if (IrReceiver.decodedIRData.protocol == UNKNOWN) {
            Serial.println(F("Received noise or an unknown (or not yet enabled) protocol"));
            // We have an unknown protocol here, print extended info
            IrReceiver.printIRResultRawFormatted(&Serial, true);
            IrReceiver.resume(); // Do it here, to preserve raw data for printing with printIRResultRawFormatted()
        } else {
            IrReceiver.resume(); // Early enable receiving of the next IR frame
            Serial.print("Command ");
          irprotocol = IrReceiver.decodedIRData.protocol;
          iraddress  = IrReceiver.decodedIRData.address;
          ircommand  = IrReceiver.decodedIRData.command;
    IrReceiver.resume(); // Receive the next value

  // You could use millis delay code but this works as
  // IRremote library is interrupt driven.
  // In general don't use delay() this is beginners code.
  int reading1 = digitalRead(buttonPin);
  int reading2 = digitalRead(buttonPin);
  if(reading1==reading2) { // Press or release is same as 50ms ago.
    buttonState = reading1;

    if(buttonState == HIGH && // Update on correct transition - button release.
    previousButtonState == LOW) {  

      // Flash built-in LED
      digitalWrite(ledPin, HIGH);  
      digitalWrite(ledPin, LOW);

      // Send saved IR code
    } // went high
    previousButtonState = buttonState;

  } // r1 == r2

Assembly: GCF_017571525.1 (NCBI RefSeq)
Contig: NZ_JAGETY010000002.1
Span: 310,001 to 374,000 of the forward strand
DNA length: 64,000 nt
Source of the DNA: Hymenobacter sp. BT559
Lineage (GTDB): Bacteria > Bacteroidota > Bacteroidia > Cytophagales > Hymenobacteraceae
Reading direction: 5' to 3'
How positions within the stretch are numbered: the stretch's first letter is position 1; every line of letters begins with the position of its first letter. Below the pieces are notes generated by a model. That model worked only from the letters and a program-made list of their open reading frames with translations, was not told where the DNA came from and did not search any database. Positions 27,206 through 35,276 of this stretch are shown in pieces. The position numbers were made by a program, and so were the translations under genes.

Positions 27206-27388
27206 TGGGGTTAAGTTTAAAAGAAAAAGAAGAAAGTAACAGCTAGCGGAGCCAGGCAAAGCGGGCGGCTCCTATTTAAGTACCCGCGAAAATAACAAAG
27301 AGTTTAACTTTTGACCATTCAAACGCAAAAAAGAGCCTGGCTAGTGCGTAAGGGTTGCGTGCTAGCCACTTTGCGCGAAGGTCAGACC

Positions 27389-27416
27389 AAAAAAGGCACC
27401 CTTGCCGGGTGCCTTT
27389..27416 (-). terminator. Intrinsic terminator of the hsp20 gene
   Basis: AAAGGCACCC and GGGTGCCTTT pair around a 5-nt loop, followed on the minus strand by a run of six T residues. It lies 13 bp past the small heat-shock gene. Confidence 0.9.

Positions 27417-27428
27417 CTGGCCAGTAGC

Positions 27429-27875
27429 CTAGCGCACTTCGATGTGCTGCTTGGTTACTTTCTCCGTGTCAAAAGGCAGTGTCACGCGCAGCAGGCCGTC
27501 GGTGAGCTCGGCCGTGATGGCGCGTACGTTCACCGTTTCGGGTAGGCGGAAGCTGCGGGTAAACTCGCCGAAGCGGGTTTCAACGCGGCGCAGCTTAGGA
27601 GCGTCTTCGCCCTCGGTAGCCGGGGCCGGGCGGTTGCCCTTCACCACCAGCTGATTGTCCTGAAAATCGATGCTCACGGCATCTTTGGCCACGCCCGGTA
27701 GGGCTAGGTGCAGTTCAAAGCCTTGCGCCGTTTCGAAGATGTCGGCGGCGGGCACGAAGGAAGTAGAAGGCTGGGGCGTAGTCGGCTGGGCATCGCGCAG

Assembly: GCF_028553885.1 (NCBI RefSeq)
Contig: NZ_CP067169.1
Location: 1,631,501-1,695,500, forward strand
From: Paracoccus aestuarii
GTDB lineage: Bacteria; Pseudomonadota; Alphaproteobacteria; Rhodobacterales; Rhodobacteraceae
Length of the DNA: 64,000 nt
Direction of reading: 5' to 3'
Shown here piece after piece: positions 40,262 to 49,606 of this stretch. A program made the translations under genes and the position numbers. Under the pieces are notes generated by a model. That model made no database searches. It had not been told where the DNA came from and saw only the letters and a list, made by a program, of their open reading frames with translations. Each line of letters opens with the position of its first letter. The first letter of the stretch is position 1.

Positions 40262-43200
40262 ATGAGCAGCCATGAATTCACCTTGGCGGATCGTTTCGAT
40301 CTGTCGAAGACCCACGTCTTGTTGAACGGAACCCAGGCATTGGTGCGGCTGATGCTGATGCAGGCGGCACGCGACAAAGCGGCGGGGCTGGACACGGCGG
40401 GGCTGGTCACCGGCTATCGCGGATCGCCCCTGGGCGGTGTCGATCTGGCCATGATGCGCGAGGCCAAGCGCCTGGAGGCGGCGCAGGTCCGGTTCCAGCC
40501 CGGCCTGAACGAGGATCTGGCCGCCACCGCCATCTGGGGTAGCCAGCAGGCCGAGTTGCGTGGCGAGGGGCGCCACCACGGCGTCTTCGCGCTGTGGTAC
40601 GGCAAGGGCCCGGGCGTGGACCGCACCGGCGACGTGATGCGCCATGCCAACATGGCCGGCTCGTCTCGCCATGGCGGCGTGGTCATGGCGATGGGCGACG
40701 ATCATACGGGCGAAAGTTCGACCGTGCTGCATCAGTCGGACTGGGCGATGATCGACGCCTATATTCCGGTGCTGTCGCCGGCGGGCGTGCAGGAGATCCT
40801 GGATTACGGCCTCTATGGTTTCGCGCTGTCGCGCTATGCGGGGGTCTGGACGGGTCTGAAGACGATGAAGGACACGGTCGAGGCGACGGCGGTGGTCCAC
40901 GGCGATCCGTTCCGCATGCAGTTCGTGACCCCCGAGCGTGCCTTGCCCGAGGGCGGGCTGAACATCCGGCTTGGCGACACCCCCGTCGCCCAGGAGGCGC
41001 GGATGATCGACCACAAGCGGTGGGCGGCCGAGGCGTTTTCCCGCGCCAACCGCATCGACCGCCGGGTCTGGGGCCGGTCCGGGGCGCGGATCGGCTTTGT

} // loop

Short Code Explanation

  • The code receives IR codes from a receiver module using the IRRemote library to create an Arduino IR remote project.
  • It defines pins for the receiver, LED, IR LED and button.
  • Global variables store the received protocol, address and command.
  • Setup initializes the pins and starts code receiving/sending.
  • Loop checks for received codes and prints values to serial monitor.
  • It stores the protocol, address and command in global variables.
  • Button press is checked and LED flashes on press.
  • On button press, the stored command value is sent via IR LED.

Arduino IR remote: Detailed explanation

The code first includes the IRremote library. This library provides functions and classes to encode and decode IR signals.

It then declares some global variables that will be used throughout the code:

  • irPin: The pin number connected to the IR receiver module
  • ledPin: The pin for the built-in LED
  • irLedPin: The pin connected to the IR LED
  • buttonPin: The pin for the button

It also declares variables to store the received protocol, address and command:

  • irprotocol
  • iraddress
  • ircommand

The setup() function runs once on startup. It initializes the LED, IR LED and button pins as outputs or inputs. It then begins initialization of the IRreceiver and IRsender objects from the IRremote library. This prepares them to receive and transmit IR signals.

The main loop() is where the logic happens. It first calls IrReceiver.decode() to check if a new code was received. If a code was received, it prints out details like the protocol and address. Importantly, it stores the received values in the global variables.

Next, the button state is checked. If pressed, the stored command value is passed to sendIRCode(). sendIRCode() first flashes the LED for feedback. It then uses the IRsender object to transmit the code, using the stored protocol, address and command.